There’s a seemingly innocuous “Motherhood Challenge” going around on Facebook that likely started innocently enough. The theme of the Facebook “Motherhood Challenge” challenged mothers to focus on the good side of mothering, and to post three, four, five or more photos that reminded the mothers posting the photos why they are happy to be mothers. As the mothers took on the “Motherhood Challenge” and posted their mothering photos, the rules stated that they were supposed to tag other great mothers on Facebook so they, too, could undertake the “Motherhood Challenge” themselves.
“Motherhood Challenge: I was nominated to post 3 pictures that make me happy to be a Mother. I’m tagging a few people that I think are great Mothers to post 3 pictures for the Motherhood Challenge! I will copy and paste this in the comments below for you. Here are my 3 pictures that make me happy to be a Mother!!”
A search of motherhood challenge on Facebook shows that some mothers happily took up the challenge to focus on the positive aspects of mothering, and posted bunches of photos of smiling children to their Facebook timelines. Other Facebook posts show people reacting to the viral article titled “Facebook’s motherhood challenge makes me want to punch my computer screen” by Flic Everett of the Guardian, which has swelled to 26,921 social media shares and a comment count of 835 as of this writing in the 8 hours since it was published to the site.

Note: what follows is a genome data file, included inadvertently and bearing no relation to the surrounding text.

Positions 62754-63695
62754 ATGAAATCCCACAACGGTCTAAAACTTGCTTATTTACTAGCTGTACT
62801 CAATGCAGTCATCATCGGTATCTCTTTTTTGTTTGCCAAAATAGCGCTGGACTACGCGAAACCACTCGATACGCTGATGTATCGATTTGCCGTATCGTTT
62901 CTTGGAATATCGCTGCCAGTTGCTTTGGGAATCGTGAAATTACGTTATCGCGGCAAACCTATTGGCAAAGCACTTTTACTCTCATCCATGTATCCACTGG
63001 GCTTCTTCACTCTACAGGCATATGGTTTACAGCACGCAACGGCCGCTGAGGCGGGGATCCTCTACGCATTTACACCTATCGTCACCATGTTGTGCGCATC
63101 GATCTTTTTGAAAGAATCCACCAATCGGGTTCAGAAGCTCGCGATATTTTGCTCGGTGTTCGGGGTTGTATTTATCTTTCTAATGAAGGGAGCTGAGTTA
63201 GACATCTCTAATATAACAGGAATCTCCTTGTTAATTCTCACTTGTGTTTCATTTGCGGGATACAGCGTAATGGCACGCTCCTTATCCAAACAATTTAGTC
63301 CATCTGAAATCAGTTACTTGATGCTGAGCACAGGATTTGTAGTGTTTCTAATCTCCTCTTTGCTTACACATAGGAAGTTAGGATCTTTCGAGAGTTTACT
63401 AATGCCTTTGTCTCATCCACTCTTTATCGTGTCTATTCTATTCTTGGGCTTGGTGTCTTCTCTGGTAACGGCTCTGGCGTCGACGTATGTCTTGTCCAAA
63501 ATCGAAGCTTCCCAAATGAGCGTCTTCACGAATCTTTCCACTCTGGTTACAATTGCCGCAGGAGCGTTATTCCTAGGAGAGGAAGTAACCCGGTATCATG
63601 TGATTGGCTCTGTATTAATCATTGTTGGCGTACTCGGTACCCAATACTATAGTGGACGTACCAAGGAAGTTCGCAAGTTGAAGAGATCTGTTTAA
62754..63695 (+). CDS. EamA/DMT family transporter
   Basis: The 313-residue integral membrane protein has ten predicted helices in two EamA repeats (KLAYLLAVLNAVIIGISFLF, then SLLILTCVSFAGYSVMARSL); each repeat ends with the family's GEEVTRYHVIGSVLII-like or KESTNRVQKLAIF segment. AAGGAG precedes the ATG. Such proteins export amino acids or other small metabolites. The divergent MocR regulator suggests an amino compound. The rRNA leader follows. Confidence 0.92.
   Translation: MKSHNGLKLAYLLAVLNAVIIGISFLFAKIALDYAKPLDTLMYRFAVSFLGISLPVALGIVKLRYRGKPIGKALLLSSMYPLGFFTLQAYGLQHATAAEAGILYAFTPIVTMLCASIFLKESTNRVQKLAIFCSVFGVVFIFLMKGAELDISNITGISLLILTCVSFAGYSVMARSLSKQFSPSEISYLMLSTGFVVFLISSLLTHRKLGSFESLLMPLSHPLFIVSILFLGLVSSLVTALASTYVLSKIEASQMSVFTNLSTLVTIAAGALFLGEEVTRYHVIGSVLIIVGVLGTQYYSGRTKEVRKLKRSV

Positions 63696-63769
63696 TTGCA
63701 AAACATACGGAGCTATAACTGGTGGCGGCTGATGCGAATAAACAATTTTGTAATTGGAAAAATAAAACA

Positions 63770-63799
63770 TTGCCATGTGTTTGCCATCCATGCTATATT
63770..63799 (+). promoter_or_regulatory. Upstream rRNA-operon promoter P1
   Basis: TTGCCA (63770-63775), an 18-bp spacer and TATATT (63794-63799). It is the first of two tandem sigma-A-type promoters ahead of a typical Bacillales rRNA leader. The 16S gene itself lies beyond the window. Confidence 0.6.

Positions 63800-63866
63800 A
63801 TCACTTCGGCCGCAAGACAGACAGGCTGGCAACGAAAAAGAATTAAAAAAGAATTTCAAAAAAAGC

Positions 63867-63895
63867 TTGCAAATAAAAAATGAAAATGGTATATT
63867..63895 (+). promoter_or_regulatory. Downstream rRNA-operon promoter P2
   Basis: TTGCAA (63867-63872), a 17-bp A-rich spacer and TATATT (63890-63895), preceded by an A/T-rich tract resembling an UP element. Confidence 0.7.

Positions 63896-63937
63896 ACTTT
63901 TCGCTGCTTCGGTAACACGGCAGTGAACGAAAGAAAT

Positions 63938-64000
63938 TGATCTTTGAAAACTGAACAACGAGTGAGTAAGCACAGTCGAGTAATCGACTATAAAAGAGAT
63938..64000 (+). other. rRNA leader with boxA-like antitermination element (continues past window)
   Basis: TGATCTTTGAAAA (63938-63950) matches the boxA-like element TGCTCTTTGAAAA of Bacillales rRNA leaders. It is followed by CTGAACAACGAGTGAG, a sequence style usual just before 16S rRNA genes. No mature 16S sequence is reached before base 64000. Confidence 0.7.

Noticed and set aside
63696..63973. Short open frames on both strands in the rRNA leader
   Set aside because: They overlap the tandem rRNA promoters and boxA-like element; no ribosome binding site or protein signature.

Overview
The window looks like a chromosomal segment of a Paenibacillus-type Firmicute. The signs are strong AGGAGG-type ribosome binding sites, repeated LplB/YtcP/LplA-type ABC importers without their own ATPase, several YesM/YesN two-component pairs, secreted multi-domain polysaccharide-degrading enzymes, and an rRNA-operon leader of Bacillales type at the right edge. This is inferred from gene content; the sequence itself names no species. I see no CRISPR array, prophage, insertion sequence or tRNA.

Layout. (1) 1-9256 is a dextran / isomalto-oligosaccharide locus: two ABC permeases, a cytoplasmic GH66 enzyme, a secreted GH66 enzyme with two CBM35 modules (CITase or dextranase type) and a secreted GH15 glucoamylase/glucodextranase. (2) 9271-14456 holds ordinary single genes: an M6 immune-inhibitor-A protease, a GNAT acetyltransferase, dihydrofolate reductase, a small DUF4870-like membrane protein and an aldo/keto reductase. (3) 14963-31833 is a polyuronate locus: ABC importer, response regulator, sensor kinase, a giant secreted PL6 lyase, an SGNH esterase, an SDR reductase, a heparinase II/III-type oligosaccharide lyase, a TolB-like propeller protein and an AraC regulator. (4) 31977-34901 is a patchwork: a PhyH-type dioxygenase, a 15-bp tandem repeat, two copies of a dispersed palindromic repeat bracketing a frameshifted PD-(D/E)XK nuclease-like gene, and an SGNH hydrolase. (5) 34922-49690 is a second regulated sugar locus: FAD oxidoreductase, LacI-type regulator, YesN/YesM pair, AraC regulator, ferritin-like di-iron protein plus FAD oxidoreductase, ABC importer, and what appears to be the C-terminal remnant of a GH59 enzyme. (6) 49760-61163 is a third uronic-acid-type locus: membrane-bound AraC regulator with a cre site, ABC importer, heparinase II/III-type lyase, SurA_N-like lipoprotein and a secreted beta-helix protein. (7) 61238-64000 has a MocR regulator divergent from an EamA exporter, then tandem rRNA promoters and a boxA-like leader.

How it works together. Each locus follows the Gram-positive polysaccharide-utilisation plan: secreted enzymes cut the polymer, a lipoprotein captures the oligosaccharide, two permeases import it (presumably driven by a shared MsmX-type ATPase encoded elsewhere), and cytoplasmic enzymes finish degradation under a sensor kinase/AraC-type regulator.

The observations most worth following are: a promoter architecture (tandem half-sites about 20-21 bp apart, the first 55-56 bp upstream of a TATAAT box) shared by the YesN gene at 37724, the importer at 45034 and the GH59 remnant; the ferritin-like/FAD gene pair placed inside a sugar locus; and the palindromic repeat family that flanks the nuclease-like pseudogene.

Apparently Flic has hit a nerve with those who fervently agree with the “Motherhood Challenge” on Facebook, or those who wholeheartedly disagree with the challenge to post photos reflecting the loveliness of motherhood. Sure, motherhood can be extremely lovely — but sometimes challenges like the “Motherhood Challenge” can smack of bragging, or like Flic writes — neglect the many women who are technically not mothers.
A woman may have never birthed a baby or even adopted a baby, but they’ve still served as mothers to many, and motherhood challenges on Facebook could inadvertently leave them out in the cold. But more than that, the “Motherhood Challenge” might reflect what’s wrong with social media posturing to begin with: Plenty of people posts photos of their “best selves” online, when in actuality, if a person were to write the exact thoughts they’ve had about being a mother or their worst motherhood experiences, the fear that child protective services would come calling or side-eye judgments on Facebook would arise.
So mothers hide behind smiling photos and the Facebook “Motherhood Challenge,” instead of spilling truths about thoughts of adultery, divorce or worse. Perhaps that’s what’s really behind the backlash of the “Motherhood Challenge” traveling around Facebook. The real Facebook friends who know the real person posting their Facebook “Motherhood Challenge,” and aren’t just Facebook fake friends — and perhaps know the real deal of the person’s life — would maybe call foul on all the facades of positivity being portrayed.
Some of the feedback on the Guardian article shows why the “Motherhood Challenge” has its detractors.
“Thought about starting a Happily Childfree Challenge…where I would post pictures of myself being happily childfree… Plus a pic of my bf’s 23 year old son who makes me even happier that I never had kids…”
“I had to tell a friend on Facebook to remove me from such a post at the weekend.”
“How dare she judge me as a mother good or bad. How dare she put me into some kind of challenge/contest to prove myself by posting smiling pictures of my 1yr old. Would I lose the challenge if I posted a picture of my screaming child covered in her morning porridge with me looking frantic in the background as I try to find my car keys to get ready…”
[Image via Shutterstock]